In which Emily is not G-rated and there is a whole lot going on

The thought beneath so slight a film
Is more distinctly seen,—
As laces just reveal the surge,
Or mists the Apennine.

~Emily Dickinson

So much going on in this tiny poem. It’s just a simile, really, but there is all sorts of stuff to unpack. First, Emily Dickinson talking about boobs. !! Definitely not one I ever saw in a middle school English textbook. Then there’s the comparing of the “surge” to mountains, which is a pretty clichéd metaphor for breasts, but still lovely with the correspondence between lace and mist.

But the real gist of the poem is that thoughts are clearer when slightly clouded, and this is a fascinating idea. I wonder what the “film” is that she’s talking about. She seems to be thinking of something specific–“so slight a film”–but the reader has no real clue as to what that film is. Is she talking about language? tone? something else?

I don’t know…but I do know I’ve already expended many more words in trying to unpack this poem than Dickinson ever needed to write it, and that is as good a definition of what poetry is as anything else I can think of.

Seeking Neptune

SHE went as quiet as the dew
From a familiar flower.
Not like the dew did she return
At the accustomed hour!

She dropt as softly as a star 5
From out my summer’s eve;
Less skillful than Leverrier
It’s sorer to believe!

~Emily Dickinson
Neptune, via Pixabay.com

Okay, so I fell down a rabbit hole with this one. Obviously we’re talking about someone who’s dead and missed, but I had no idea who Leverrier was. Turns out, he’s the French astronomer who predicted the existence and location of Neptune via its effects on Uranus. His area of expertise was “celestial mechanics,” which is a phrase so rife with possibility it’s going to haunt me for a long time.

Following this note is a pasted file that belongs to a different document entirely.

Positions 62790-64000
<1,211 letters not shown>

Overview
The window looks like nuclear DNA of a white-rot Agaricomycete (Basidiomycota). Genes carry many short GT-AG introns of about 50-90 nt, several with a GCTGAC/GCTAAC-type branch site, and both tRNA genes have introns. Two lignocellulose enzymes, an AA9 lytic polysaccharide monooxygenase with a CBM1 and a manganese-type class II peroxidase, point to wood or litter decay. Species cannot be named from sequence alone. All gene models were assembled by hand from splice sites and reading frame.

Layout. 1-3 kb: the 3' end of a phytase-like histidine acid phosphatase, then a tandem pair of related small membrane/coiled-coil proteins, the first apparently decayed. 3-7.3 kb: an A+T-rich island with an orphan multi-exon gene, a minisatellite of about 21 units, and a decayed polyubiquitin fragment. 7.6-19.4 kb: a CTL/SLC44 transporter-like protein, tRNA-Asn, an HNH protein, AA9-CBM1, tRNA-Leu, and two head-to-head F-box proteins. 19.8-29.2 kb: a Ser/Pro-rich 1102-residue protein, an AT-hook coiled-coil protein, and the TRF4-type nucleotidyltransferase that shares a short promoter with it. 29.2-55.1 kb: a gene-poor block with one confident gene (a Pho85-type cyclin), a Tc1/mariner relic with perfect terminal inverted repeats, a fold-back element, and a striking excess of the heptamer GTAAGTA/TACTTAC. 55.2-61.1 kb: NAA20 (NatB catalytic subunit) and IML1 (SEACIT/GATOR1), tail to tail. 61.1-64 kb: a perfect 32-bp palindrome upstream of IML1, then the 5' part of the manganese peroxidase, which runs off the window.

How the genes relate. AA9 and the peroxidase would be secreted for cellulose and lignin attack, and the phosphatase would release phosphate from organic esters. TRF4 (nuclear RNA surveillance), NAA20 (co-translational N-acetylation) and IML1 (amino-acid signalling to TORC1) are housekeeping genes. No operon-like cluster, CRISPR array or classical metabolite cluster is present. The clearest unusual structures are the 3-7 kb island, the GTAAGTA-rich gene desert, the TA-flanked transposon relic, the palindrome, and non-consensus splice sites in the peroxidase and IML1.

This Leverrier reference deepens my whole understanding of this poem. In the first stanza, the departed one is described in earthly terms, as something small and ephemeral and unremarkable–she was “quiet” and “like the dew” “from a familiar flower.” Even the hour is “accustomed.” The scale of this stanza is small and expected.

It’s in the second stanza that we really see the importance of this unnamed woman and the effect of her absence on the speaker. She dropped “as softly as a star”–though still quiet, she is now described in not earthly but celestial terms, and has gone from the scale of a dewdrop to a sun.

I think the speaker is comparing herself to Leverrier here, despite the lack of any kind of subject for this clause. She is less skillful that the astronomer who could predict something unseen by the way it affects something known, but her predicament is more dire. The missing loved one, like the unseen Neptune, will forever shift the speaker’s world in its orbit.

The fathoms of remembrance

Remembrance has a rear and front,—
’T is something like a house;
It has a garret also
For refuse and the mouse,

Besides, the deepest cellar
That ever mason hewed;
Look to it, by its fathoms
Ourselves be not pursued.

~Emily Dickinson

I’d never encountered this poem before, and I really like it. I love how Dickinson begins with the mundane–a house, an attic with space for the unwanted and uninvited. In the second stanza, she moves to a grander and more dire tone–“deepest,” “fathoms,” “pursued.”